Clothes To Dye For

Vincent Stanley
Holiday 2011

Patagonia’s predecessor, Chouinard Equipment, was a small company that made the world’s best climbing gear: chrome-molybdenum steel pitons shaped in a coke oven, aircraft-quality-aluminum chocks, hammers with hickory handles soaked in linseed oil. Our courtyard buzzed with the sound of high-speed drills; the sheds we worked in smelled of machine oil. When we made our first major foray into the clothing business, importing rugby shirts of our own design from Hong Kong, we assumed we were getting into a cleaner, softer business. But that turned out not to be true.

You can see on Google satellite images the pollution of the Pearl River where it flows indigo into the South China Sea. Indigo is the color of denim and of the discharge from textile fabrics from the world’s major jeans factories upstream in Xingtang.

The textile industry, the Industrial Revolution’s first beneficiary, is one of the most chemically intensive industries on earth, second only to agriculture, and the world’s largest polluter of increasingly scarce fresh water. The World Bank estimates that nearly 20 percent of industrial water pollution comes from textile dyeing and treatment. They’ve also identified 72 toxic chemicals in our water that have textile dyes as their source; these dyes, when not controlled in the workplace, can compromise the health of employees. The textile industry is also a water hog, for coal- or wood-powered steam to fuel the mill, and for water-intensive dyeing and finishing processes.

Wastewater that goes – often illegally – untreated or partially treated returns to a river, where it heats the water, increases its pH and saturates it with dyes, finishes and fixatives, which in turn leave a residue of salts and metals that leach into farm land or settle into the viscera of fish. Within the past year both China and India have closed textile mills on a vast scale for violation of pollution laws. In Chennai (Madras) the government required the local power company to discontinue service to 700 mills until they complied with pollution laws.

It takes a mill about 500 gallons (1,893 liters) of water to produce enough fabric to cover a couch. To grow the cotton, then weave and dye the fabric for a single Patagonia pima cotton shirt uses over 600 gallons – the equivalent of a day’s drinking water for 630 people. And fifteen years from now, between a third and half the world’s population will live in an area plagued by drought.

Facts can take a while to sink in. The freshwater crisis has been apparent for more than a decade. Yet, we still struggle to ensure that all the wastewater from dyeing fabrics for Patagonia products is properly treated and thoroughly cleaned when it leaves the dyehouse. Most of our fabrics are manufactured in Asia, but our model dyehouse is closer to home, in the industrial heart of the Los Angeles Basin, a little over 100 miles from Ventura. California has strict laws governing both water and air quality – and it’s an expensive place to do business. If a dyehouse can operate profitably here and to a high environmental standard, others in regions with more plentiful local water and cheaper labor should be able to follow suit.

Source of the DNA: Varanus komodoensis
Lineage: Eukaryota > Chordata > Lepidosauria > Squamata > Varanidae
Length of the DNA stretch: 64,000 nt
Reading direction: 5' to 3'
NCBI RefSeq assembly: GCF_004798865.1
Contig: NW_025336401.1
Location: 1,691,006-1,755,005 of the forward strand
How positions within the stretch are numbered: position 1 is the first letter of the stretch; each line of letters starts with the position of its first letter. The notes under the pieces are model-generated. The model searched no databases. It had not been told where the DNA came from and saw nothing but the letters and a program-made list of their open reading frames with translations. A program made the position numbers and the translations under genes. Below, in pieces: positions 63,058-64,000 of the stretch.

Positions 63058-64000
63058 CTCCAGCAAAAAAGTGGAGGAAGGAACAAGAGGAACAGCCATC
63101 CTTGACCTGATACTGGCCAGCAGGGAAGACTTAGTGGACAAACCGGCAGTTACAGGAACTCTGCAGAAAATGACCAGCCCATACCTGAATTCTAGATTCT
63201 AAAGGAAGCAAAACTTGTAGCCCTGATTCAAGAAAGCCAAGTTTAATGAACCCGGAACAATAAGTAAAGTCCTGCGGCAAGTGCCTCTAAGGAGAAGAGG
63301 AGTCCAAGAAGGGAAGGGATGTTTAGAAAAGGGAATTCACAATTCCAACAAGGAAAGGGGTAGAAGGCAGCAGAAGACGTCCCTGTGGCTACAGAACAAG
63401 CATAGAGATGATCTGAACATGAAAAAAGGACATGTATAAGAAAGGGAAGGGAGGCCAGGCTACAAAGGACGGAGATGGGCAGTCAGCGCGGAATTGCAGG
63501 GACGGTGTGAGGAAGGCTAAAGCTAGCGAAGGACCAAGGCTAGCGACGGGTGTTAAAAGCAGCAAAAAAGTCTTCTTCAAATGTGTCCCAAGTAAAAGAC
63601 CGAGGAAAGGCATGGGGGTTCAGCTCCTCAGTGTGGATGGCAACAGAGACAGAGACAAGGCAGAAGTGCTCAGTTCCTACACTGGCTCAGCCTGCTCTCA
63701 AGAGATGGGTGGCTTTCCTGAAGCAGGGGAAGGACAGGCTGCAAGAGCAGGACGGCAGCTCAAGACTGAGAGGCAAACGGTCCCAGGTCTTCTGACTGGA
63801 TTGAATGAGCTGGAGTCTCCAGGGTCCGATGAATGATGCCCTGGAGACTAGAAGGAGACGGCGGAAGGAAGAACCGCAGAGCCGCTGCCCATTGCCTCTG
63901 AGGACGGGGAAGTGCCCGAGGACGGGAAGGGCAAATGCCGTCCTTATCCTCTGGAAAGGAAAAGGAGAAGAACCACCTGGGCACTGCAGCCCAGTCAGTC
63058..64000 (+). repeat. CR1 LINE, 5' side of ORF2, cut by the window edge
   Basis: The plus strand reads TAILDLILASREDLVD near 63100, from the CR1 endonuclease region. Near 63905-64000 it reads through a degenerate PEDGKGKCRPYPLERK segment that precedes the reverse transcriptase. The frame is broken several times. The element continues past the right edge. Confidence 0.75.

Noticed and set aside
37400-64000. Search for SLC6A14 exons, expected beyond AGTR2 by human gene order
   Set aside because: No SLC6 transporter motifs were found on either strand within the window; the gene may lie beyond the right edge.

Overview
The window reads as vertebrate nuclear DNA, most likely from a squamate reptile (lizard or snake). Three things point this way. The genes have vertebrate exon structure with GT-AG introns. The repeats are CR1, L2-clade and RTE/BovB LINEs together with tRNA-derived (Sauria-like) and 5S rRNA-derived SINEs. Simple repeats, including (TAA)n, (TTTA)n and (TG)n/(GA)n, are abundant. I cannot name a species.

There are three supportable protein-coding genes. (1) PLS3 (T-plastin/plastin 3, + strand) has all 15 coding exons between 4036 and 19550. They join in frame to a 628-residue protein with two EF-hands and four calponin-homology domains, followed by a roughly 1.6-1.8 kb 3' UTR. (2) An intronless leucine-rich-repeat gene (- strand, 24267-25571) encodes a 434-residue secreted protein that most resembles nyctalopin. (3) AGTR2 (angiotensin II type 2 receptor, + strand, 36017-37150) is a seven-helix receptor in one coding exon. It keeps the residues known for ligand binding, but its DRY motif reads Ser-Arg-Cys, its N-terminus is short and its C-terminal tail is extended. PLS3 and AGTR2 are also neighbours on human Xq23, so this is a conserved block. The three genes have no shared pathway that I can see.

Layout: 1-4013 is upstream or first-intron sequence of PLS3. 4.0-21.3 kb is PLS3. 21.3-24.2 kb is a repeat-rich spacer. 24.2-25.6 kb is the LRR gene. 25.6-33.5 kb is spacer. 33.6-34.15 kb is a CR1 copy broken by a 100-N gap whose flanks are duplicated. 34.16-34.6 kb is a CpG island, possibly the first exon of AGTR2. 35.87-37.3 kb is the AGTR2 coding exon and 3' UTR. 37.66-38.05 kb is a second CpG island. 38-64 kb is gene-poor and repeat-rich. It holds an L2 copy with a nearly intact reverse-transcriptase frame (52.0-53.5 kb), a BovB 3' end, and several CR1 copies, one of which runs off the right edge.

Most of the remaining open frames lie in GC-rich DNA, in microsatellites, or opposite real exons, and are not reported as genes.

Swisstex California was started in 1996 by two industry veterans who wanted to create a cutting-edge dyeing and finishing facility. They specialize in both open and tubular knits (Swisstex dyes our T-shirts). Their business model has two cornerstones: efficiency and flexibility. They can handle orders from small to large and turn them around rapidly.

Swisstex took over an 80,000-square-foot facility that had the necessary permits and worked to use the space as efficiently, and as continuously as possible. To make dyes consistently replicable, they use a single vendor for each of the three principal types of machines they use. The lab is robotized and the dye machines automated as much as possible to reduce downtime and the potential for error. The idea is to produce high quality the first time (about 10% of fabric has to be scrapped industrywide because of poor dyeing, and 10 to 20 percent has to be re-dyed to meet specifications).

Swisstex’s keenness for efficiency extends to energy and water usage. The facility uses natural gas as its energy source and utilizes ultra-low-NOx gas burners; it consumes half as much energy as an average dyehouse in the U.S. and 80 percent less than the average Asian dyehouse (measured as resources consumed per pound of fabric dyed). A thermal oxidizing system cleans hot exhaust air leaving the dryers; skylights minimize the need for electric lighting.

Computerized controls keep water usage to a minimum: just enough is used to run the pumps. Swisstex expends half as much water as an average dyehouse in the U.S and again, 80 percent less than the average Asian dyehouse. A state-of-the-art wastewater heat recovery system enables them to use wastewater energy to preheat incoming cold water, and water is recycled as many times as possible.

Swisstex undertakes some extra steps: it uses no sulfur dyes, though they are still legal in the United States, as well as low-impact finishes to avoid use of harsh or toxic chemicals. It does not use resins or formaldehydes to control shrinkage. The result: an 80% reduction in chemicals. Swisstex now uses bluesign® technologies AG to screen its sources for dyestuffs and chemicals. And Swisstex releases no polluted water into the Los Angeles Basin. We’re proud to have them as a part of our supply chain.

About the Author

Vincent Stanley is co-editor of The Footprint Chronicles®, Patagonia’s mini-site that allows customers to track the impact of specific Patagonia products from design through delivery.